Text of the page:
I thought I would be recording and commenting on recent events by now and here I am, introducing myself, instead.

I am Marie (for about 50 - 60% of the week, anyway). The 'Details' part of this space will fill in some of what you need to know about me. I just thought a little history would be interesting to some.

I, like most trans people, have known since I was very young what I was. But only a few other people did. That began to change on St. Patrick's day 2006 when I retired from Canada Post. With more time on my hands - and no need for steel toed boots, I was being myself a lot more often. So, 'coming out' to more - and eventually all - of my friends was a simple defense measure. It meant that I no longer had to hide the makeup, etc. when people came over.

'Going public', on the other hand didn't start until I attended the 2008 convention of my Union, the Canadian Union of Postal Workers - for the first time as a guest instead of a delegate. As soon as I saw that there was going to be a 'Trans Caucus', I knew I was going to attend. That decision could only be reinforced by the inspiring speech by one of the noon speakers - Shannon Blatt.

I was appalled, though, when I got to the caucus and found that I was the only one there who was trans! Out of 700 or so delegates? I think not! My Union (of which I am proud, beyond words) was reaching out to a community and to a part of their membership that they didn't know I was a part of and others like me were still hesitating? That was a situation that could not be left unaddressed.

But to be of any use in helping to address it, I was going to have to do a lot more than come out o a few more friends and acquaintances. That is how it started.

When I got back to Vancouver, I started to investigate the local situation including the Trans Alliance Society (TAS) and talking to other trans people I knew. One worked as a cousellor in the Trans Health Programme. So I booked an appointment with her to ask what she thought - as a front line worker in the field - The labour movement could do for trans people. Meanwhile, since I was being 'Marie' more and more often anyway, I was doing things that I would have done regardless, like voting and going to the counter demonstration against the reverend Phelps without bothering to change back to my old appearance.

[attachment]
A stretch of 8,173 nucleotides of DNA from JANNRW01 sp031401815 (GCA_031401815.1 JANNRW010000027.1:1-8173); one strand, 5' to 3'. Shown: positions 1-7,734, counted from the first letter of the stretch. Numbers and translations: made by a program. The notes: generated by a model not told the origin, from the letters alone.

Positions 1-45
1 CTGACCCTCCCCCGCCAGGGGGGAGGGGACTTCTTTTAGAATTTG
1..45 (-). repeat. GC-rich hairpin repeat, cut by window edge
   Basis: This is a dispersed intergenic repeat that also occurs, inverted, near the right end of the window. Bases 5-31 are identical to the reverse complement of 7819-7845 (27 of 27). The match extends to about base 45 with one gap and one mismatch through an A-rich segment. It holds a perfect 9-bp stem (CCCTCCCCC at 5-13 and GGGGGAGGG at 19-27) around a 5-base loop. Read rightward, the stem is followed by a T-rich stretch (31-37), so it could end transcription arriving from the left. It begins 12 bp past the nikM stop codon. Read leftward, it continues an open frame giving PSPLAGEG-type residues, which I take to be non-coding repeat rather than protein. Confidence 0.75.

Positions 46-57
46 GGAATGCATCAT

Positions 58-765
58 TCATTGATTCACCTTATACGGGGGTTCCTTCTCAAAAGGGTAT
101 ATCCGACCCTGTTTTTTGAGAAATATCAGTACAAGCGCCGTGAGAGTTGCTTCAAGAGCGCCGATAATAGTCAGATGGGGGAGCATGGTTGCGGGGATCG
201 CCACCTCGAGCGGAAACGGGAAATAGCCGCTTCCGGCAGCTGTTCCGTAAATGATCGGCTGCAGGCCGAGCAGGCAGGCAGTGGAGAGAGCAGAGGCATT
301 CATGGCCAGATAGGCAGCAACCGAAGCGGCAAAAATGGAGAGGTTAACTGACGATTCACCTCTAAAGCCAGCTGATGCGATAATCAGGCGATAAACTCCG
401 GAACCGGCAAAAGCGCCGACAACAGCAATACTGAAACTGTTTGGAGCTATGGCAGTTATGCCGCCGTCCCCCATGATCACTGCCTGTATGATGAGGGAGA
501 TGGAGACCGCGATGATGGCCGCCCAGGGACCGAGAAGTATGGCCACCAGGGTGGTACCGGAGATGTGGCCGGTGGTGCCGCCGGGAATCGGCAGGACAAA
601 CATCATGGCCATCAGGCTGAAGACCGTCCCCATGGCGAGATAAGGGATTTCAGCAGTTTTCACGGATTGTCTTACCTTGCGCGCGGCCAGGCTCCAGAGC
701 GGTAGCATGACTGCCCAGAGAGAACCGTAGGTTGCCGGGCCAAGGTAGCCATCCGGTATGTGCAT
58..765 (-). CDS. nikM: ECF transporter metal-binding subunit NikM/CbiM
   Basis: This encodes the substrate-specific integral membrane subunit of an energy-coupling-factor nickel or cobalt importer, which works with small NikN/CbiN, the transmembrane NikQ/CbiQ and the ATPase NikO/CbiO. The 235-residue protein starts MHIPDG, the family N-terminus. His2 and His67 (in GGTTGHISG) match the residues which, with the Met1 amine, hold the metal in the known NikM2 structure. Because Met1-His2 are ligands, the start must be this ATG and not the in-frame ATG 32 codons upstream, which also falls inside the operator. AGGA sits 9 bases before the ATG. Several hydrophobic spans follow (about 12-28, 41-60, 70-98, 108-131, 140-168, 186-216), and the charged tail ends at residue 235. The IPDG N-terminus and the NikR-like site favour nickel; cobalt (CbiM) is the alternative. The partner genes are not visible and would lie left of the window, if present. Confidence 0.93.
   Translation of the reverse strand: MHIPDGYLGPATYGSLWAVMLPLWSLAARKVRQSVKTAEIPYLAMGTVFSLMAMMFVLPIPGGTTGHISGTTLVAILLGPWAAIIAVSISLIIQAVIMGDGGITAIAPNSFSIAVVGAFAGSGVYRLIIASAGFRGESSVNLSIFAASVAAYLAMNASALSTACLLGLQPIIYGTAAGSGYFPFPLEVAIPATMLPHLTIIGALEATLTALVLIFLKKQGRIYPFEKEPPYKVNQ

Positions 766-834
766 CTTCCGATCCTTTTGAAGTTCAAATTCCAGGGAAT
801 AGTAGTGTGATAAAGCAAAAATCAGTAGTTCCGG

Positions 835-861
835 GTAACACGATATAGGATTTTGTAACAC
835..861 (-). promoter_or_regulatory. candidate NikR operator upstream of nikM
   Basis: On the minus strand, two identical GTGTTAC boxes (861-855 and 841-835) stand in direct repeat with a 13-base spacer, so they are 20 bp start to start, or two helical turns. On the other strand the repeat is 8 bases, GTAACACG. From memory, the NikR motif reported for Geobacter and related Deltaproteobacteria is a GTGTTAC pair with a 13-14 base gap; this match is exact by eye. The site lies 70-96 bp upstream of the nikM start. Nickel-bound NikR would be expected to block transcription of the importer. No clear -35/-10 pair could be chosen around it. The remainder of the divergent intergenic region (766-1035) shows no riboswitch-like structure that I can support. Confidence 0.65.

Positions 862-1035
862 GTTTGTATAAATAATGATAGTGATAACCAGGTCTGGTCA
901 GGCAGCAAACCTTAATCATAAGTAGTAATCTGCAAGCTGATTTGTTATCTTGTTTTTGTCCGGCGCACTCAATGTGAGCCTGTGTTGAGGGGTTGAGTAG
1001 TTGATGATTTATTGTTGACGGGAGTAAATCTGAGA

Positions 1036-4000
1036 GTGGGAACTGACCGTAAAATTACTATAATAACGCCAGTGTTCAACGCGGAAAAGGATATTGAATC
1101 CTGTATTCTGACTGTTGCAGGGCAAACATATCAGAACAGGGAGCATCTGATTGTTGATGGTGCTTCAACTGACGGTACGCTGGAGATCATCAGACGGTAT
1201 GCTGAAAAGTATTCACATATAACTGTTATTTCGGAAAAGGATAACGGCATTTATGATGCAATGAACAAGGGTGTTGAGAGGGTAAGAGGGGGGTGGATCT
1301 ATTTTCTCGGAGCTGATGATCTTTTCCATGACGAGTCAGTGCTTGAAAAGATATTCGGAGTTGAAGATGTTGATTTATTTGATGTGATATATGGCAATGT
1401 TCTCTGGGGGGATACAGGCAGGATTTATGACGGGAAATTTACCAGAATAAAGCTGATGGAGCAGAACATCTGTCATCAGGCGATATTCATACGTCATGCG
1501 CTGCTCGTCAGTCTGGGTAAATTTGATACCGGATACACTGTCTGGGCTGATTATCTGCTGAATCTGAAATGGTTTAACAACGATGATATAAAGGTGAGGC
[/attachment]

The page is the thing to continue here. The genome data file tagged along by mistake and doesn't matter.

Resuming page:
A few health problems caused a delay in going fully public - although I think most of the community nurses in the East End of Vancouver now know, and that was progress of a sort! February and partial recovery brought me to attending the TAS Annual General Meeting and voting for my friend Victoria as the new chair to replace Raigen who was stepping down. February also saw my using my status as a 'lifetime member' of the CUPW for the first time - to join the Human Rights Committee of the Vancouver Local. March saw me accept nomination to the TAS Steering Committee to take on 'labour liaison'. At the same time, I signed on to a trip to Cuba (a reward to myself for having survived the ordeal of January and February). The trip included a visit to CENESEX - the Cuban Centre for Sexual Education and I knew I wanted to know more about that than I was going to get in a single afternoon meeting. So, a friend and I rented an apartment for a week after the trip so I could go back and talk to people there.

So, you are almost up to date and I can start to talk about (more or less) current events. The trip, itself and my report on it are history now but they are not part of my 'coming out' or 'going public' - in Vancouver, anyway - so I will make them the subject of the next post, and then we will be current.